Government Agrees to Investigate Unethical Research on Medical Students

Sept. 26, 2003

Government Agrees to Investigate Unethical Research on Medical Students

Public Citizen Letter Spurs Inquiry Into Coercive Administration,Lack of Ethical Oversight of Graduation Questionnaire

WASHINGTON, D.C. – In response to a complaint from Public Citizen, a government agency responsible for protecting human research subjects has opened an investigation into the administration of a research questionnaire given to all graduating medical students. The way many universities administer the questionnaire may violate federal law and ethical standards. The Office for Human Research Protections (OHRP), part of the U.S. Department of Health and Human Services, notified Public Citizen of its investigation on Thursday.

Public Citizen sent a letter this summer to the government after it learned that some universities were coercing students to complete the questionnaire, which covers topics such as sexual harassment and personal debt, and often making completion of the questionnaire a requirement for graduation. The tactics undercut a student’s right to decide whether to participate in research, violating the World Medical Association’s Declaration of Helsinki and federal law, Public Citizen said. Additionally, most universities on which Public Citizen had information were ignoring a federal requirement that research using human subjects conducted at federally funded institutions undergo a formal ethics review.

“Coercing subjects to participate in research and eluding ethical review are serious abrogations of medical ethics,” said Peter Lurie, M.D., deputy director of Public Citizen’s Health Research Group. “Medical schools should be held to the highest ethical standards, particularly because they are training future researchers.”

Each year, the Association of American Medical Colleges (AAMC) coordinates the administration of the questionnaire given to more than 15,000 final-year medical students. Individual universities are responsible for maximizing the response rates to the questionnaire, which is designed by the AAMC. The government indicated that it would also be contacting the AAMC, which also did not run the research study through an ethics committee.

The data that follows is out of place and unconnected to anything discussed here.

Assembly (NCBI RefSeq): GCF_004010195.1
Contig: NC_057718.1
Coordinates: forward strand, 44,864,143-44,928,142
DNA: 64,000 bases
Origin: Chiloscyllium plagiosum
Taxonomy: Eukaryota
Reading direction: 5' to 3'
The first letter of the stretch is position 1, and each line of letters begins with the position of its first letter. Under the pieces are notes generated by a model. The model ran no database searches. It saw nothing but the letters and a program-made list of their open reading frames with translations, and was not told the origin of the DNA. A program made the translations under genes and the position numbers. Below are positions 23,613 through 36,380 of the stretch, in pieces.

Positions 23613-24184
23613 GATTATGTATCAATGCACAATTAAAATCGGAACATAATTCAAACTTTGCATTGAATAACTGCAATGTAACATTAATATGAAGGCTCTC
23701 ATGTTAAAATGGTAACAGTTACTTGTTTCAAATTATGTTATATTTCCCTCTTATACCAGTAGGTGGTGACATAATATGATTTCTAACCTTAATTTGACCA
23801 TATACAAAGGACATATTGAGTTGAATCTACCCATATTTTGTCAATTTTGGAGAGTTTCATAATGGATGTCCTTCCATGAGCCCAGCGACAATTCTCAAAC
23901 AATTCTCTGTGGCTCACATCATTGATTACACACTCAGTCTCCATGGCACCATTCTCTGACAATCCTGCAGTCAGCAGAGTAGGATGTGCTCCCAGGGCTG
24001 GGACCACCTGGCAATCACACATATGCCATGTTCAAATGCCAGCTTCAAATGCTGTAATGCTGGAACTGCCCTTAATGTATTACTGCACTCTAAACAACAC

Thirteen of 23 schools Public Citizen contacted penalize students unwilling to complete the questionnaire by blocking the students from graduating or by withdrawing benefits such as tickets to graduation ceremonies for the graduates’ families. The OHRP sent letters of inquiry to the seven schools that made completion of the questionnaire a graduation requirement, as well as the AAMC.

The schools receiving letters are Albany Medical College, Chicago Medical School, The George Washington University, University of California (Los Angeles), University of Massachusetts, University of Miami and New Jersey Medical School.

“We would have preferred that the government investigate all potentially violating medical schools,” said Joshua Rising, M.D., a first-year resident at the University of California at San Francisco who took the questionnaire this year under coercive conditions at Boston University. “Presumably if OHRP finds ethical and legal violations, as we believe it will, the other schools will have to modify their practices as well.”

To view Public Citizen’s July 22 letter, which includes information on other schools’ administration of the questionnaire, click here.

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